Fran constantly readjusted to find a solid purchase in the oversized chair. She’s tiny, and WAC should’ve anticipated and accommodated! Kyle had to sit at the very edge, crossing his legs one over the other, and settling into a position that looked like an AI-made image combining yoga’s eagle pose and an Egon Schiele self-portrait. Kyle and Fran’s physical discomfort throughout the evening matched my own.
Slam dunks are easy, not chic. Fayetteville showed up with the restraint, subtlety, and taste of a bull in a Chico’s jewelry kiosk. The audience was unable to move past surface-level topics. What does our state legislature’s assault on parental rights and book banning mean to a woman who just got into town last night? By the end of the evening, Fran’s soundbites were of the ilk of neo-lib local city council candidates (“I think librarians matter. Period!”) to erupting applause and hollering.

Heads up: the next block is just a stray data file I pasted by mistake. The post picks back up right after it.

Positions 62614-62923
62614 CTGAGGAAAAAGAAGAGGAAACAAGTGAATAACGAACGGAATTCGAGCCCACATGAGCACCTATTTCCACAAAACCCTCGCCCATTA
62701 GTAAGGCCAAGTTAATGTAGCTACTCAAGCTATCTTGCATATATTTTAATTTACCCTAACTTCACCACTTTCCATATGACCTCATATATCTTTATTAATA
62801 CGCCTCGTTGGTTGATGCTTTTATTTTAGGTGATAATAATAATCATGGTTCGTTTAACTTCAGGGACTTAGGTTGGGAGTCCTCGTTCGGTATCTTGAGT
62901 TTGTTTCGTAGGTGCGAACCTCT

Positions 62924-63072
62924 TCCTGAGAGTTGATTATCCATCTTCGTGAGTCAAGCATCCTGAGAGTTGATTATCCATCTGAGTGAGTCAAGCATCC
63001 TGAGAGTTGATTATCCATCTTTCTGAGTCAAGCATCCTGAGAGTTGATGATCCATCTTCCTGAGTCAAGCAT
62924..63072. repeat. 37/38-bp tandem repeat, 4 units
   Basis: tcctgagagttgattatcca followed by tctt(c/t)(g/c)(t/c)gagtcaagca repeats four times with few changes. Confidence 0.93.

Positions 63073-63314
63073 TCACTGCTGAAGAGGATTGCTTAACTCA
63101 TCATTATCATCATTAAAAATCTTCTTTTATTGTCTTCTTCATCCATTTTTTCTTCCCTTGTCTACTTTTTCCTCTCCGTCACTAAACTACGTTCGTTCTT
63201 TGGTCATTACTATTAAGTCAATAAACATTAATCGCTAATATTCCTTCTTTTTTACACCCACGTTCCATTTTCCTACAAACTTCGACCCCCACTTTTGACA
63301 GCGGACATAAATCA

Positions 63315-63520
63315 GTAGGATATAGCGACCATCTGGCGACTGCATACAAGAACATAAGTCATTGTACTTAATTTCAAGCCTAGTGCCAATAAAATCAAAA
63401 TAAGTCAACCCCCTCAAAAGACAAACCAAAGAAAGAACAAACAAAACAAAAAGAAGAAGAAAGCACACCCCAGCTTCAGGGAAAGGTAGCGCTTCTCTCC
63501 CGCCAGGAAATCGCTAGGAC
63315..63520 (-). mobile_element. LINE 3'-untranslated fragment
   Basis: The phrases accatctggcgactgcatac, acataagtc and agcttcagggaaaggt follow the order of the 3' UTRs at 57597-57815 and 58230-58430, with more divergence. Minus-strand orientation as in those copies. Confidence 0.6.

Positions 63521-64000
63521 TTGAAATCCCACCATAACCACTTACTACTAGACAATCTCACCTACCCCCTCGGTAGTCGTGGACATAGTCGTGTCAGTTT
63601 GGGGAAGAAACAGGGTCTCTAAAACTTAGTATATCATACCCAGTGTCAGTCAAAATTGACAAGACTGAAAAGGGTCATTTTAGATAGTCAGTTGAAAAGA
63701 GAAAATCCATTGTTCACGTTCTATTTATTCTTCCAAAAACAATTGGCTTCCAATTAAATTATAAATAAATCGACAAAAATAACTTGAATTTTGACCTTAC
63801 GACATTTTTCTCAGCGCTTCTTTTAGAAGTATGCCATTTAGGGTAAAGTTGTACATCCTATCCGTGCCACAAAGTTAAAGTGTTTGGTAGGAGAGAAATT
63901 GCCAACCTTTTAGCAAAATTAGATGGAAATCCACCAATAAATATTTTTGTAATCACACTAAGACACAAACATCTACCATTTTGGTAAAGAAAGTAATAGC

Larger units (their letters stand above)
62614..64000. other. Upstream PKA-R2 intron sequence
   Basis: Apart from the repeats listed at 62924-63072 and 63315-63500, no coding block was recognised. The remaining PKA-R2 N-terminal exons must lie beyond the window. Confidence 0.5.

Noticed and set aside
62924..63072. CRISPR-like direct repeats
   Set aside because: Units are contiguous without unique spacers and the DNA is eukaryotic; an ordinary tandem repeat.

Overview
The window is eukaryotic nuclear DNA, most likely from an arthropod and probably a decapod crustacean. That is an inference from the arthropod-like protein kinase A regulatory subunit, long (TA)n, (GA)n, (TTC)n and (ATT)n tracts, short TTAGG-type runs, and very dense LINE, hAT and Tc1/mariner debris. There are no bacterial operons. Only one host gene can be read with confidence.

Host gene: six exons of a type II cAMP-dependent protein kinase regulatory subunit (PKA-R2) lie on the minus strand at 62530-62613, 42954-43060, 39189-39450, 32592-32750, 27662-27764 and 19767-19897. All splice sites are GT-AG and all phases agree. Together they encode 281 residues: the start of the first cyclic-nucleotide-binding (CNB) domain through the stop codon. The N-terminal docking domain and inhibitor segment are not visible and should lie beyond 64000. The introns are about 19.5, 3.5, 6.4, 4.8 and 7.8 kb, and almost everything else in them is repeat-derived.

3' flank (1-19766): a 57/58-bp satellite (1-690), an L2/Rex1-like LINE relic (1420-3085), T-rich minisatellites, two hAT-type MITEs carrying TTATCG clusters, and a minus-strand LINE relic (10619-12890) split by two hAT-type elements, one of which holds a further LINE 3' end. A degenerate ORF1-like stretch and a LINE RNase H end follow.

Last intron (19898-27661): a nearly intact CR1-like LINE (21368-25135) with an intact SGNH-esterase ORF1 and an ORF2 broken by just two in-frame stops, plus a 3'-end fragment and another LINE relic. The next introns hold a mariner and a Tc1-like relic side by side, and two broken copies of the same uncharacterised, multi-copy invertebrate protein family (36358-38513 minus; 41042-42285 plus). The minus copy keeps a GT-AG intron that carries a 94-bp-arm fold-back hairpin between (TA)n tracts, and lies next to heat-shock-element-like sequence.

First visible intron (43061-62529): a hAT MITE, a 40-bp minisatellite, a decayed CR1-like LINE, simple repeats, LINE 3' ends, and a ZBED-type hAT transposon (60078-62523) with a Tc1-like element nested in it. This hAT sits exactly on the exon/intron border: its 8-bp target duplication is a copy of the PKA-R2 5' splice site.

Fran’s tailor—they deserve a raise and a Presidential Medal of Freedom
The various cadre of men who were dragged to this event
Clio’s dreams & expectations
Marlee’s bank account
Universal: Fran refuses to have FOMO, especially when it comes to Martin Scorsese’s birthday party
The most touching moment came in response to the moderator’s best question, “Fran, do you get FOMO?” The easy answer was no, of course not. She’s Fran, and she does what she wants to do and does not regret what she may miss in doing so.
This seemed like a typical Fran answer until she expanded on the topic of Martin Scorsese’s Birthday. She presented a situation that has now happened twice: being out of town the days preceding Marty’s birthday parties.
Have you ever considered what Bert would do to be in attendance at a celebration for Ernie? In both cases, Fran, a notorious enemy of mornings, woke up before 8am to travel back to New York to arrive in time for the filmmaker’s festivities. Most recently, she had to fly back from Vancouver in late November to make her BFF’s 80th at Cipriani.